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News from the Show-Me-Your-Papers State

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May 12, 2008

Just when you think there couldn’t be anything worse-or more ridiculous-than an unnecessary voter ID requirement to stave off the nonexistent problem of in-person voter fraud at polling places, the Missouri House of Representatives is trying to do the Supreme Court and the state of Indiana one better: they’re trying to pass an amendment to the state’s constitution that would require proof of citizenship to vote. That’s right, not just a state ID: an original birth certificate, naturalization papers, or passport will be required for anyone who registers to vote. If this measure passes the state senate this week, Missourians will vote on the amendment in the primary for the governor’s race in August, and if it passes, the requirement will take effect before this year’s presidential election.

Missouri Secretary of State Robin Carnahan opposes the amendment, citing that it could prevent approximately 240,000 eligible Missourians from casting a vote because they can’t get prove their citizenship. She adds that there have been no cases of voter impersonation fraud in the state.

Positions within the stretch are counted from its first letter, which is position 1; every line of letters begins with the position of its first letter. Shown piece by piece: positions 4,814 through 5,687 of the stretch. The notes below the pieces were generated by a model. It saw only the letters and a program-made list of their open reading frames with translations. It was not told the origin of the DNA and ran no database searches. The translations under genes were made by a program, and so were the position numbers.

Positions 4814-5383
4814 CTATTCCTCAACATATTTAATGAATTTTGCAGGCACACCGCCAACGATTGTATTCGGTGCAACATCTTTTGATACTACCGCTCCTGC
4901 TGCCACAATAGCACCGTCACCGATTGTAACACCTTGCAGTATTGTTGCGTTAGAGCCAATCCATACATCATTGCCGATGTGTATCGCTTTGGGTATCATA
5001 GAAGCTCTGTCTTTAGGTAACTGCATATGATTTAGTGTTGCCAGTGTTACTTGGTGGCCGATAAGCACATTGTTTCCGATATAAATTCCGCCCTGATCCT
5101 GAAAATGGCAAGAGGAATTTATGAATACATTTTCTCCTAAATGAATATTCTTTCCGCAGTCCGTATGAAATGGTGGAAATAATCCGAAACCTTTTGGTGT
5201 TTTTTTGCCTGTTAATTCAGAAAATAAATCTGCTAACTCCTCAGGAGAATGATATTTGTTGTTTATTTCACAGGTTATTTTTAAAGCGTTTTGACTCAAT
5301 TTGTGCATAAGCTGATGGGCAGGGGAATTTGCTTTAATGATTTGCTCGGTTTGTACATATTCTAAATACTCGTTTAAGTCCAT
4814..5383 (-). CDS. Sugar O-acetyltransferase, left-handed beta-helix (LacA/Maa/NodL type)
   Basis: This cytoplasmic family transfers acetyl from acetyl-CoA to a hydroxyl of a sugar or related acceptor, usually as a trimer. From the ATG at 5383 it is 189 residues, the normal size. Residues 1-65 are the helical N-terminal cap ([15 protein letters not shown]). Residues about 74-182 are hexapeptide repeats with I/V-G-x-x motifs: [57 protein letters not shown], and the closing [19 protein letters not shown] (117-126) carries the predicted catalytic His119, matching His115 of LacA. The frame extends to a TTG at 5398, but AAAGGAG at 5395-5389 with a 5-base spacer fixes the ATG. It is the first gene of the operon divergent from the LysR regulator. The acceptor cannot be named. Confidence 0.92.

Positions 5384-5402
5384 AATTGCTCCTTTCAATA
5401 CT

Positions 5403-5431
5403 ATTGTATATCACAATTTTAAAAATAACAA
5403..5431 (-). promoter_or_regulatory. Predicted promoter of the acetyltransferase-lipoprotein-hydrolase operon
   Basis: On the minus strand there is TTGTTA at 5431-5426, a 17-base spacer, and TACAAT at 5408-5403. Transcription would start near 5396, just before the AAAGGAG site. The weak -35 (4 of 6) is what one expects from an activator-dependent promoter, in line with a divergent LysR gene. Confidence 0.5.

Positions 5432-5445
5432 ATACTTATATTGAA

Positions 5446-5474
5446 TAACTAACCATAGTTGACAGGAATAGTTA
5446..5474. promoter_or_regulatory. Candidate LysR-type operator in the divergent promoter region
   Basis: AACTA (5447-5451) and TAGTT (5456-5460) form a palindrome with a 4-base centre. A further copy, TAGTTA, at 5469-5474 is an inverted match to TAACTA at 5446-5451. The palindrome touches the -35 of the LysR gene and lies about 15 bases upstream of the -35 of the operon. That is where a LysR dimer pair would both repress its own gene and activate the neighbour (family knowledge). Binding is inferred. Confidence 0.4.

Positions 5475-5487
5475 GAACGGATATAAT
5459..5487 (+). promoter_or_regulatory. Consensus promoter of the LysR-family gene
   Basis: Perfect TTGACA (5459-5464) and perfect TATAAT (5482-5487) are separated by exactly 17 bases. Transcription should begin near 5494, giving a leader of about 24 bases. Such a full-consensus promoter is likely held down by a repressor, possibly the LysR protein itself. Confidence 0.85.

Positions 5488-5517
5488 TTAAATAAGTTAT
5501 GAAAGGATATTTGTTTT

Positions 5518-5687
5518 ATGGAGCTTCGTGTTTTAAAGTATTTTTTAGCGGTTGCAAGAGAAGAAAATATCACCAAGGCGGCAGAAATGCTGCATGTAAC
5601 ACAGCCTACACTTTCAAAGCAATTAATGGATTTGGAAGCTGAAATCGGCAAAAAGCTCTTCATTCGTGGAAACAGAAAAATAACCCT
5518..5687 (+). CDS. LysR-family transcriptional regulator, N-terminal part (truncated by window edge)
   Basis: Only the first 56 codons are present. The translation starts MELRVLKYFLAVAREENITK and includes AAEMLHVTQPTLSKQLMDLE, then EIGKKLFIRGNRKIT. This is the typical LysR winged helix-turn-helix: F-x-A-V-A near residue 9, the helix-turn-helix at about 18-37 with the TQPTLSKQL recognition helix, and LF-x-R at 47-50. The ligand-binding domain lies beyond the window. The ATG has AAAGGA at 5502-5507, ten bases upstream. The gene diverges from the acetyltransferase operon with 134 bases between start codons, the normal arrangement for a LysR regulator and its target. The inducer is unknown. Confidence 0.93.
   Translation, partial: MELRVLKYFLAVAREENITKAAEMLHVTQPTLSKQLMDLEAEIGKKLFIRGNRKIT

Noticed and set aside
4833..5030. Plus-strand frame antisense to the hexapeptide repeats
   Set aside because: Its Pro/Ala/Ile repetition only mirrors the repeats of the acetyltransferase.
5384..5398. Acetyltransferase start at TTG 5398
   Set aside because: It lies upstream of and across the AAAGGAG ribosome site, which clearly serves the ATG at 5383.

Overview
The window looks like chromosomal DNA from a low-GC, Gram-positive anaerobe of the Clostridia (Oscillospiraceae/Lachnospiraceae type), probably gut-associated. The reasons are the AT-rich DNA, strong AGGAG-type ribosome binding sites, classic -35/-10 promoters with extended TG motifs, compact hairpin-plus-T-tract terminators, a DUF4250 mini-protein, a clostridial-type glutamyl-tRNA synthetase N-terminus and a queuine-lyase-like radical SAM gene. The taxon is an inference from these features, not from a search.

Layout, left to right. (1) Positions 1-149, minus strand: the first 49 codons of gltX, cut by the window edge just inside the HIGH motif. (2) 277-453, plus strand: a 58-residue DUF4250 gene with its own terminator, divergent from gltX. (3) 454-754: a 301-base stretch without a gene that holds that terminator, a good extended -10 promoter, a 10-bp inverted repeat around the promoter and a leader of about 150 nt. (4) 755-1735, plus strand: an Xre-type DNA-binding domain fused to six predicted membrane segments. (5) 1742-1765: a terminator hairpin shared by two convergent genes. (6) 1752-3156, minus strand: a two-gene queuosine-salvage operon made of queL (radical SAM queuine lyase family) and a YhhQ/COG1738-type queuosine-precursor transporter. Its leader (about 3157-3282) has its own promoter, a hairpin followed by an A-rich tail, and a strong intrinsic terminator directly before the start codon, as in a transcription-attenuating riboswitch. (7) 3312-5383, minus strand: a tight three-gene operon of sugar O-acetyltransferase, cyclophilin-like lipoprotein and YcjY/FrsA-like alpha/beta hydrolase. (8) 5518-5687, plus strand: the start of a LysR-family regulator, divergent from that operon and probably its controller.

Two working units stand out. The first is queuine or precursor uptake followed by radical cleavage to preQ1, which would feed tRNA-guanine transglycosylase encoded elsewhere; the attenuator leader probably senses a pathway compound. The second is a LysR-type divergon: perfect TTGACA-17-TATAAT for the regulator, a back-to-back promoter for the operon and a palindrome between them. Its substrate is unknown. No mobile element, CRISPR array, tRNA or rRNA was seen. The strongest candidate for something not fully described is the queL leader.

Arizona passed a similar measure back in 2004; it’s been tied up in the courts since it passed, and has never taken effect. The case, Intertribal Council of Ariz. Inc. v. Brewer, is awaiting trial in district court; the ACLU’s Voting Rights Project and the ACLU of Arizona are part of the coalition that’s suing the state.

Last week during its Democratic primary, Indiana had the dubious distinction of refusing the vote to a group of nuns in their 80s and 90s because they didn’t have government-issued IDs. The nuns have said they will try to get the proper IDs before the November election, but unfortunately, none of them drive, so that’s going to be a challenge in itself.

Cognizant of this event, the Joplin Globe reports:

…Diana Oleskevich, justice coordinator for the Sisters of St. Joseph of Carondelet, nonetheless expressed concerns. She said a ‘significant number of bright, intelligent women’ in that St. Louis-based religious community ‘long ago gave up driving.’They’re in their 80s and 90s now and are hard pressed to get the documents they need to vote,’ she said.

Suppressing the nun vote: Just icing on the cake of unconstitutional voting rights restriction.

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